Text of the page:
Soft drinks giants take the lead on packaging revolution

Soft drinks

With the ‘green recovery’ well underway, it’s the UK’s soft drinks manufacturers that are taking the lead on driving a revolution in the way their products are packaged with some inspiring innovation and creativity.


Last month saw the official ‘Recycle Week’ come and go with probably less of a furore than its organisers would have hoped for, but the one category to take the recycling festival seriously was soft drinks. Many of the UK’s biggest soft drinks brands chose to support the week by unveiling their latest news and innovations to drive consumer and retailer interest in reducing our collective impact on the planet.

Coca-Cola European Partners: sustainability milestone reached

Coca-Cola European Partners (CCEP), in partnership with Coca-Cola Great Britain, announced last month that all plastic bottles across all its core brands made in Great Britain are now made with 50% recycled plastic (rPET). The move means the company is now using over 21,000 tonnes of recycled plastic per year and rPET now accounts for 50% of all plastic used in bottles across the company’s core range made in Great Britain. With this change Coca-Cola increases its rPET usage by a further 25%.

Bottles will now carry new labels notifying consumers of the change and encouraging them to recycle the bottle.

The move comes as part of Coke’s long-term investment in the UK’s circular economy, since helping to establish the UK’s biggest bottle-to-bottle plastic reprocessing facility in Lincolnshire in 2012 which reprocesses bottles collected from households across the UK.

Stephen Moorhouse, General Manager at CCEP GB, said: “One of the key challenges the industry currently faces is that there isn’t enough food-grade recycled plastic locally available in the UK to switch to 100% rPET across our entire range. There needs to be more high-quality recycled plastic produced, so it’s vital to make sure we collect more bottles in an efficient way, and stop it ending up as waste.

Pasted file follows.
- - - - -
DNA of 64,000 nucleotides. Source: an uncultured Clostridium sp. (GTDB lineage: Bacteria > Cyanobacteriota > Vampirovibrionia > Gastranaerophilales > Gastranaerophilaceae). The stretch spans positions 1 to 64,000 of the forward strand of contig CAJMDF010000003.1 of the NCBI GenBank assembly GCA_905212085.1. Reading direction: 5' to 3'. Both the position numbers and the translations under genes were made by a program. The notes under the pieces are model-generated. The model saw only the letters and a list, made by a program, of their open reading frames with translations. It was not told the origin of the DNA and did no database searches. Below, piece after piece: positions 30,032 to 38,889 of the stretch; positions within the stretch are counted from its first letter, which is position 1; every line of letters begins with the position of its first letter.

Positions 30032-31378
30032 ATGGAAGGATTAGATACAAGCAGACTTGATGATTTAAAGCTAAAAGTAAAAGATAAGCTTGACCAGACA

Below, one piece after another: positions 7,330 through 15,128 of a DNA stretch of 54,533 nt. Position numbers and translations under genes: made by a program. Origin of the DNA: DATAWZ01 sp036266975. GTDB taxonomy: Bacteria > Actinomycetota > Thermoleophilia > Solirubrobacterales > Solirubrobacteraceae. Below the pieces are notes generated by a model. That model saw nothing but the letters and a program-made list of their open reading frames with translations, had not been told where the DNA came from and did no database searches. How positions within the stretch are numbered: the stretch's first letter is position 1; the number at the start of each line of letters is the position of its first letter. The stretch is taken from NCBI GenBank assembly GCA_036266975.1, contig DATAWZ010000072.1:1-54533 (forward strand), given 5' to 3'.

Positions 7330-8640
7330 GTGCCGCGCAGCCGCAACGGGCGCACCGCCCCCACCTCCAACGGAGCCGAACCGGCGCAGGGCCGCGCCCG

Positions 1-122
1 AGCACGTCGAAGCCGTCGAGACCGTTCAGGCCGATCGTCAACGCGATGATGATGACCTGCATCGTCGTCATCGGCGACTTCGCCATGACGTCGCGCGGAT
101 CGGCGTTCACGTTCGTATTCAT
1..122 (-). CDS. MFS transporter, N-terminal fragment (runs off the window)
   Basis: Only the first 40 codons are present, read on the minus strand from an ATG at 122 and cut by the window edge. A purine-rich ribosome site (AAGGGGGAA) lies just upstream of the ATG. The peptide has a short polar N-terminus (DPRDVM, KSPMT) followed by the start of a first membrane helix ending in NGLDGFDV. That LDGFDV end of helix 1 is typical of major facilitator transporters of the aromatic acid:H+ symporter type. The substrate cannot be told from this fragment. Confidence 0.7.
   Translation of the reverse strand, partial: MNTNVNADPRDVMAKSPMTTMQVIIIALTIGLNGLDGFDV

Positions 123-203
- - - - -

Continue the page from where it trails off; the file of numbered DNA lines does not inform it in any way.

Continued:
“That’s why we support the introduction of a well-designed Deposit Return Scheme (DRS), consistent across Great Britain and coupled with investment in infrastructure.”

Suntory Beverage & Food GB&I: paper straw first

Ribena has become the first major juice drinks brand in the UK to introduce a paper straw to its drinks cartons. Ribena’s bendable paper straws will reduce the amount of plastic waste lost to landfill. Plastic straws are currently hard to recycle in the UK, largely due to their size. If people don’t push the straw back into the carton when finished, it can get lost in the recycling process, often falling through gaps on recycling centre sorting belts.

“Developing a bendable, durable paper straw hasn’t been easy, but recycling it should be,” says Jo Padwick, Business Transformation Manager at Suntory Beverage & Food GB&I.

Britvic: retailers ‘should set recycling example’

Britvic released new research on Monday that it had commissioned to understand the recycling habits of the nation. The research reveals that most Brits (93%) think that it’s important that retailers set an example to others when it comes to recycling, with over half (53%) thinking retailers could do more to help consumers.

The research also revealed that over two thirds (68%) of consumers think that a DRS would encourage more people to recycle drinks bottles and cans.

“At Britvic, we are committed supporters of a well-designed GB-wide DRS and it’s time for us, along with the industry, to take responsibility to create a world-class scheme to support the drive towards a healthier planet that we can leave to future generations,” says Sarah Webster, Director of Sustainable Business at Britvic. “Sustainability is no longer an option for businesses, it’s fundamental to future success.

“Recycling as much as we can is vital, and it’s important that we work with retailers to set the right example to help encourage good recycling habits.”

The recycling habits of the nation

A recent study by Britvic into UK recycling habits found:

  • 66% of Brits don’t know what happens to their recycling once it’s taken away
  • A third think their recycling probably ends up in landfill
  • A fifth (20%) think they could probably recycle roughly half of the rubbish they throw in the normal bin
  • 60% of Brits feel guilty if they put rubbish in the bin that could be recycled – 30% don’t
  • The main reason for not recycling is a lack of understanding of the recycling messages of products (25%)
  • A third of Brits try to teach their children how to recycle to get them in the habit when while they’re still young

Countdown to Christmas week one